Letter #3 from the Front Lines of the Struggle for Nonhuman Rights: October 2018 to June 2020
By NhRP President Steven M. Wise
For shamefully long periods in US history, African-Americans, Native Americans, and women, among other oppressed and marginalized individuals, were considered legal things with no rights, then legal persons with few rights. It took centuries of painful civil rights struggles fought in courtrooms, in legislatures, on battlefields, and in the streets to finally secure the legal personhood of all human beings.
However, as demonstrated by the recent police murders of George Floyd, Breonna Taylor, Rayshard Brooks, and many other Black people, as well as the Supreme Court decision just this past week to extend workplace protections to LGBTQ people under the 1964 Civil Rights Act, the struggle to secure recognition of legal rights — and justice when these rights are violated — is and must be ongoing. Ceaseless collective vigilance is required to protect against tyranny and oppression, including and especially from within the halls of power where respect for liberty, dignity, and equality remains a repeatedly broken promise of justice for many human beings. The unending work of fulfilling that promise belongs to all of us.
Social psychology research has demonstrated that the narrower individuals perceive the moral divide between people and nonhuman animals the less likely they are to be biased against marginalized people. Similarly, the NhRP’s core struggle is not just about advocating for the rights of nonhuman animals; it’s about strengthening the values and principles of justice that form the foundation of human rights. Simply put, our US habeas corpus litigation on behalf of nonhuman animals asks judges to refuse to allow respect for liberty, dignity, and equality to arbitrarily and irrationally end with human beings.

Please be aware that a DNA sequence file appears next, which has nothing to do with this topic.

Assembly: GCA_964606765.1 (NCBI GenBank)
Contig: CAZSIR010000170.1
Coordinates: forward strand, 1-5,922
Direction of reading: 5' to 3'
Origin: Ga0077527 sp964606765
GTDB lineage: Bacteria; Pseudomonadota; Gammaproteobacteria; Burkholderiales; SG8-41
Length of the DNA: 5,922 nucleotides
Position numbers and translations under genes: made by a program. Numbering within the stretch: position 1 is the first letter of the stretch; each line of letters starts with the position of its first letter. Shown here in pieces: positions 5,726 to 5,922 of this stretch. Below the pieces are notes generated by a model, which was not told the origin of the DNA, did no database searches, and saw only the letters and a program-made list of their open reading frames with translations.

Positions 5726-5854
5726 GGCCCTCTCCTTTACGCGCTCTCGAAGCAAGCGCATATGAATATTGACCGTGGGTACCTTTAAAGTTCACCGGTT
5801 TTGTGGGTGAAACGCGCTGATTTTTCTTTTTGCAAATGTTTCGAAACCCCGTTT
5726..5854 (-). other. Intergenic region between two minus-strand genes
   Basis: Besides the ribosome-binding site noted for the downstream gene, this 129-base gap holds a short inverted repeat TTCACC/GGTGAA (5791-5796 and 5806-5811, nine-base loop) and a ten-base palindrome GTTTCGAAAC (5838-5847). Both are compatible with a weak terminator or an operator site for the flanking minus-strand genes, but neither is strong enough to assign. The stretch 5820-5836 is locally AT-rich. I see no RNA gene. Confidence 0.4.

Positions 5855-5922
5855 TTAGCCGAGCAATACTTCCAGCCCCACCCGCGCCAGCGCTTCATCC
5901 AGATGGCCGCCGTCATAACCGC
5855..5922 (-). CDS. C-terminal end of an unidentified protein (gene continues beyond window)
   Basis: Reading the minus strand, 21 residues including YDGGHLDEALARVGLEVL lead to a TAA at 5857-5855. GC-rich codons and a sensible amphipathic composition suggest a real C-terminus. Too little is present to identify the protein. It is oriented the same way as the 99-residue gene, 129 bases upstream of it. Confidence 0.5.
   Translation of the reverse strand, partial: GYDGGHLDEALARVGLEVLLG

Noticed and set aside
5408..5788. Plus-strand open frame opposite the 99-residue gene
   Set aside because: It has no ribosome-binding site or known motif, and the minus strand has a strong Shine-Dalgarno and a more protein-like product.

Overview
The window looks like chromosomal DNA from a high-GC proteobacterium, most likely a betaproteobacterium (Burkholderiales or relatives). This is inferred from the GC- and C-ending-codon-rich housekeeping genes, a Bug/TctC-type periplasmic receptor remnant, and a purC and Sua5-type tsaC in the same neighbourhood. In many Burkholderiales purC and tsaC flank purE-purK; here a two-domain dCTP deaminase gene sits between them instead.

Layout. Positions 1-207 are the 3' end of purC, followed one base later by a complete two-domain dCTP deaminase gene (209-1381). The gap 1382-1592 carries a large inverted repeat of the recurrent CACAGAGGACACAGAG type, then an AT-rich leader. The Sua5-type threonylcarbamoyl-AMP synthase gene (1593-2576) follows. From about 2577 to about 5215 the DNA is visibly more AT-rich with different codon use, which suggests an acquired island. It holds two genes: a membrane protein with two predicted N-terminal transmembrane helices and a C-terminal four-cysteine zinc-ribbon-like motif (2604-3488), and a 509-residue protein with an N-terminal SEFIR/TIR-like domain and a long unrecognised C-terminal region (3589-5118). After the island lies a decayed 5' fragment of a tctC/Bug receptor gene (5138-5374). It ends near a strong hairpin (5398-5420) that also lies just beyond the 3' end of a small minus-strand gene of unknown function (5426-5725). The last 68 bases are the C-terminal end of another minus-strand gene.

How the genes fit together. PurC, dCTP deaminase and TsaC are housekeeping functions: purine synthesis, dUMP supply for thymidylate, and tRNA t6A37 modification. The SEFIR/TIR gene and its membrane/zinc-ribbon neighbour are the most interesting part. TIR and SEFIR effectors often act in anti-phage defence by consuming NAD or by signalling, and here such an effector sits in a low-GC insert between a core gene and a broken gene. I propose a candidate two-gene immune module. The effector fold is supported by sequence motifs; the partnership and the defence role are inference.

Two hundred and forty-eight years ago today, Lord Mansfield, Chief Justice of the Court of King’s Bench, effectively ended human slavery in England by ordering James Somerset freed. Somerset had escaped from his London master, Charles Stewart, only to be recaptured and chained to the deck of the “Ann and Mary” to be sailed to Jamaica and sold in its slave markets. After issuing a common law writ of habeas corpus on Somerset’s behalf, Lord Mansfield ended his imprisonment as it was “so odious” the common law would not support it. When the American Colonies separated from England, the Somerset decision became part of their common law.
Accordingly, we in the NhRP have based our struggle to attain the fundamental common law right to bodily liberty protected by the common law writ of habeas corpus for elephants and chimpanzees in part upon Lord Mansfield’s decision. Judges have to ignore it to rule against us.
A little over six years into a struggle for nonhuman rights we began in New York State, we are reaching a critical point.
Law professor, scholar, and activist Robert Cover, in his 1975 book Justice Accused: Antislavery and the Judicial Process, focused on “the dilemma of the anti-slavery judge — the man who would, in some sense have agreed with my characterization of slavery as oppression.” Theirs was “the story of earnest, well-meaning pillars of legal respectability and of their collaboration in a system of oppression.” Cover did not bother discussing judges who didn’t see human slavery as oppression.